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Chinese bacon is one of the most delicious things you can eat – a brilliant way of using a really small amount of meat to transform a dish of noodles or a plate of greens, in the much the same way that you can use a bit of smoked bacon in a tomato sauce to create a great pasta amatriciana. With a cure heavy on star anise and Szechuan pepper, it’s a brilliant mix of savoury, sweet, salt and smoke flavour.

So Chinese bacon: good. Chinese pork farming, however: not so good. Even if it were possible to tell which packets of bacon were from good sources, shipping meat around the world is unsustainable, and much of the available Chinese bacon uses heavy amounts of MSG.

The solution to this problem: have a go at curing some bacon myself. I ordered a Pro-Q Cold Smoke Generator from Sous Chef, armed myself with bacon curing salt, star anise, cinnamon, Szechuan peppercorns, cinnamon, cloves, sugar, soy sauce and shaoxing wine (Sous Chef can help you out with some of these ingredients too).

Bacon starts with a pork belly – in this case from Old Hall Farm at the Marylebone Farmers Market. I followed this recipe from Hunter Angler Gardener Cook, except I didn’t use the garlic powder, and I added in a little dark soy sauce. As long as you use the right quantity of curing salt for the meat you have, feel free to alter the balance of other flavourings. The recipe above links on to some good articles about the safety of curing.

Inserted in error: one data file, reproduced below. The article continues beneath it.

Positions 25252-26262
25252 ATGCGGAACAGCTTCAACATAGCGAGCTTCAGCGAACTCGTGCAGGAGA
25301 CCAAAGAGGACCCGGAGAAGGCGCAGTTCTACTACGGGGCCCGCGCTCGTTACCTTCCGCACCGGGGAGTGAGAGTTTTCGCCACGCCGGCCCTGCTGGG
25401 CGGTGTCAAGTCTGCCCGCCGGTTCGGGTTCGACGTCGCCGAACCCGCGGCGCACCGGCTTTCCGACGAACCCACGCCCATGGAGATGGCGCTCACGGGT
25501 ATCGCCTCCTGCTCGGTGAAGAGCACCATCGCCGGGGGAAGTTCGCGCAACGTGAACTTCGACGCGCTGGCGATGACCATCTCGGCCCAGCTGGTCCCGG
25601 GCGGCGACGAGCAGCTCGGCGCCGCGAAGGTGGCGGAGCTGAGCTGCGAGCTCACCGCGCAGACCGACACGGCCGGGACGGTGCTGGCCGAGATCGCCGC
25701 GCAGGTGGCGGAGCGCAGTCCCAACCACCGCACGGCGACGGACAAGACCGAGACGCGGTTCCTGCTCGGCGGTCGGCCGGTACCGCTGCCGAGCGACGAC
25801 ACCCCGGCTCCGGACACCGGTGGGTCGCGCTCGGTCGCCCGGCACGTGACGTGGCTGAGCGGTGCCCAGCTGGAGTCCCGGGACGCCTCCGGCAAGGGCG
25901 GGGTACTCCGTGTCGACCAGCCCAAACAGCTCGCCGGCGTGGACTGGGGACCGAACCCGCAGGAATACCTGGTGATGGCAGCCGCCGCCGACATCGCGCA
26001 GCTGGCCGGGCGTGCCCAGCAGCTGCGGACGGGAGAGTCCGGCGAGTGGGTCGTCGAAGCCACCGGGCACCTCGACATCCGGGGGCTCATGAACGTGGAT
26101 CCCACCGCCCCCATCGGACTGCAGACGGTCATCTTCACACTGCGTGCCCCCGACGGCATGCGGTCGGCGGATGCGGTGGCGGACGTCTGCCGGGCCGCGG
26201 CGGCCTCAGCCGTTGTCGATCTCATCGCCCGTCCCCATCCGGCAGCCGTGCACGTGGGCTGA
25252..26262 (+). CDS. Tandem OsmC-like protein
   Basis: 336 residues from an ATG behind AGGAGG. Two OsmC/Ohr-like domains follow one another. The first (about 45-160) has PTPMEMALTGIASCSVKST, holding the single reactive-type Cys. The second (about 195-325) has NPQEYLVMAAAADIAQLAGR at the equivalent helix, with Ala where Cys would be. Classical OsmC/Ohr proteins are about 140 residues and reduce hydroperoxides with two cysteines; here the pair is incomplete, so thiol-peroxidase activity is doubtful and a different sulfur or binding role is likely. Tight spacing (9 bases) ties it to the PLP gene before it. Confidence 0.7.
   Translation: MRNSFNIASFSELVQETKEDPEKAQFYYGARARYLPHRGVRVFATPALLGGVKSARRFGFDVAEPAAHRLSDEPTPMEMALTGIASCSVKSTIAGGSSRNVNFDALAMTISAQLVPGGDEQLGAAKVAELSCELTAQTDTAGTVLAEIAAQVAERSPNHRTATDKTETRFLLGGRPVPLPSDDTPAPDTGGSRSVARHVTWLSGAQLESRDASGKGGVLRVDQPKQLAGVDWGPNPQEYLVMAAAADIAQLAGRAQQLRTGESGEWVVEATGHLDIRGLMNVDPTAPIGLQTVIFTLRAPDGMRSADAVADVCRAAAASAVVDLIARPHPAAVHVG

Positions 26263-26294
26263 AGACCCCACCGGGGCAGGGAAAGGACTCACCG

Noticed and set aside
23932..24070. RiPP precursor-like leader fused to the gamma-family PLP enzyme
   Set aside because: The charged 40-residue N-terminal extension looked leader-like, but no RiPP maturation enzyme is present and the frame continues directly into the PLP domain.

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Separate the seeds from the star anise, and grind these with the other spices. Mix with the sugar and salt, and a tablespoon or two of the soy sauce. Moisten the pork belly, with the rind still on, with the shaoxing wine, and rub the spices into it, working it into slits in the rind. It will look like this:

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Put it in an airtight bag, with any remaining spices, and seal. Place it in the fridge, and then turn it over every day. I left it in the fridge for six days – the recipe says between five and seven days, until it feels firm all the way through.

When you take it out, wipe it dry and leave it on a rack to air for an hour or two, and then prepare the smoker. The Pro-Q produces up to ten hours of smoke. I was using it in a Weber kettle barbecue, and had a bit of trouble getting the airflow right for it to stay alight.

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After a bit of manoeuvring I got the smoker lit and the meat on top of it on a rack, where it stayed for 4-5 hours.

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After smoking, I cut it into three pieces (so I could freeze two) and kept one to use over the next few days. The recipe says that it should be fine in the fridge for a couple of weeks, but our first piece didn’t last that long…

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Unlike the Chinese bacon I’ve previously bought from Asian grocers, this doesn’t need soaking before use. Just slice off the rind and cut into lardons.

The first dish we made was a simple dish of noodles so as to taste the flavour of the bacon as much as possible. The lardons were cooked in a hot wok until the fat rendered, when a couple of sliced spring onions were added…

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…and then the cooked noodles – along with a splash of shaoxing wine and soy sauce.

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A couple of days later, the remainder of the first piece was sliced and cooked with two big handfuls of pak choi, tatsoi and flower sprouts, finished with just a dash of soy sauce, to create the dish at the top of the page.